• An airborne radar survey was flown over the Institute and Moller ice streams in the Weddell Sea sector of West Antarctica in the austral summer of 2010/11 as part of the Institute-Moller Antarctic Funding Initiative (IMAFI) project (grant reference number: NE/G013071/1). This project was a NERC Antarctic Funding Initiative (AFI) collaborative project between the British Antarctic Survey and the Universities of Edinburgh, York, Aberdeen and Exeter with the aim to test the hypothesis that the Institute and Moller ice streams are underlain by weak marine sediments which control the flow of the overlying ice. Operating from two static field camps close to the ice divide between the Institute and Moller ice streams and Patriot Hills, we collected ~25,000 km of airborne radio-echo sounding data across 28 survey lines. Our aircraft was equipped with dual-frequency carrier-phase GPS for navigation, radar altimeter for surface mapping, wing-tip magnetometers, a LaCoste and Romberg air-sea gravimeter, and an ice-sounding radar system (PASIN). We present here the full radar dataset consisting of the deep-sounding chirp and shallow-sounding pulse-acquired data in their processed form, as well as the navigational information of each trace, the surface and bed elevation picks, ice thickness, and calculated absolute surface and bed elevations. This dataset comes primarily in the form of NetCDF and georeferenced SEGY files. To interactively engage with this newly-published dataset, we also created segmented quicklook PDF files of the radar data.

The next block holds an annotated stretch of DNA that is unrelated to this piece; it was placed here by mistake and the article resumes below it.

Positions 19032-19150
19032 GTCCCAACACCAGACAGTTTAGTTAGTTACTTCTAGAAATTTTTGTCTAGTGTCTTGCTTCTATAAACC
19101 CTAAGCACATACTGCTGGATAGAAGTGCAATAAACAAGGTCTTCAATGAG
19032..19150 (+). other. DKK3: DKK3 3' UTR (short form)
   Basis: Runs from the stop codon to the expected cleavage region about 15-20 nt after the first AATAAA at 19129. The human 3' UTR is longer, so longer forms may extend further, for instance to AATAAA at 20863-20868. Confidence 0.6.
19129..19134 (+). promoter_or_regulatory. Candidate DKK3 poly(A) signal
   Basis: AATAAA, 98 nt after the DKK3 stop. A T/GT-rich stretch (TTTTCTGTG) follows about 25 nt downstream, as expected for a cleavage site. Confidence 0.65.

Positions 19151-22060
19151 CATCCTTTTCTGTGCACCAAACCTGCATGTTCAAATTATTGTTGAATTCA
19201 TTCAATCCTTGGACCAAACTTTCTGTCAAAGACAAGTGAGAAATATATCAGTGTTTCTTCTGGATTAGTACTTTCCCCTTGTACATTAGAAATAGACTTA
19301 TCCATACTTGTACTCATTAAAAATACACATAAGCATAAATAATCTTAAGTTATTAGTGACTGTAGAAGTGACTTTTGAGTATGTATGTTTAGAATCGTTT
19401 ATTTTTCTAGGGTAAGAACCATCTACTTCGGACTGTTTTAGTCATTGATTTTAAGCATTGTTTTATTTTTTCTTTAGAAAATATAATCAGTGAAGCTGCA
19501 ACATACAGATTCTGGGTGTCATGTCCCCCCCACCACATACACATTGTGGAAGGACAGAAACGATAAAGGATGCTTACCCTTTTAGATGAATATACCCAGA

• This data set corresponds to data acquired by the British Antarctic Survey (BAS) airborne Synthetic Aperture Radar (SAR) PASIN2 (Polarimetric Airborne Scientific INstrument, mark 2), designed for deep ice sounding and basal 3d-mapping. The data set includes the processed SAR images as depth profiles in the Recovery Ice Stream and Rutford Ice Stream, respectively downstream and upstream of the grounding line, and respectively for the 2016/17 FISS (Filchner Ice Shelf System) and the 2019/20 BEAMISH (Bed Access, Monitoring and Ice Sheet History) projects, both during the Antarctic Summer. With multiple antennas for transmission and reception at 150-MHz central frequency, and an across-track physical array, PASIN2 resolves the ambiguities for distinguishing between scatterers from port and starboard directions; however, in the two SAR images of the current dataset the port/starboard ambiguities are not resolved. On this dataset the user will be able to apply the RGB Doppler Decomposition method in the Doppler domain, interpret the results, and modify the different parameters and colours to contrast the results, all with the outcome of conducting new decompositions according to other datasets and needs. The RGB Spectral Decomposition is a generalised framework to interpret the SAR images: first, the Doppler or range spectral domains are first split into three sub-bandwidths; next, to each of the three a colour of a triplet of colours is assigned; and finally the three are superposed into one single image by the addition of the three colours. If the decomposition is applied on the Doppler spectrum, the new image contains the directional information related to the Doppler frequencies: positive frequencies when the radar approaches the target, near zero frequencies when the relative distance from radar to target is near stationary, and negative when the radar leaves it behind. If the backscattering is characterised by a very broad beamwidth the target will be gray/white, and if by a very narrow beamwidth then the target will be represented by one of the colours of the triplet. This work has received funding from the NERC grant NE/L013444/1, project: Ice shelves in a warming world: Filchner Ice Shelf System (FISS), Antarctica. The 2016/17 data were collected as part of the NERC grant NE/L013770/1, project: Ice shelves in a warming world: Filchner Ice Shelf System (FISS), Antarctica. The 2019/20 data were collected as part of the BAS National Capability contribution to the NERC/NSF International Thwaites Glacier Collaboration (ITGC) program.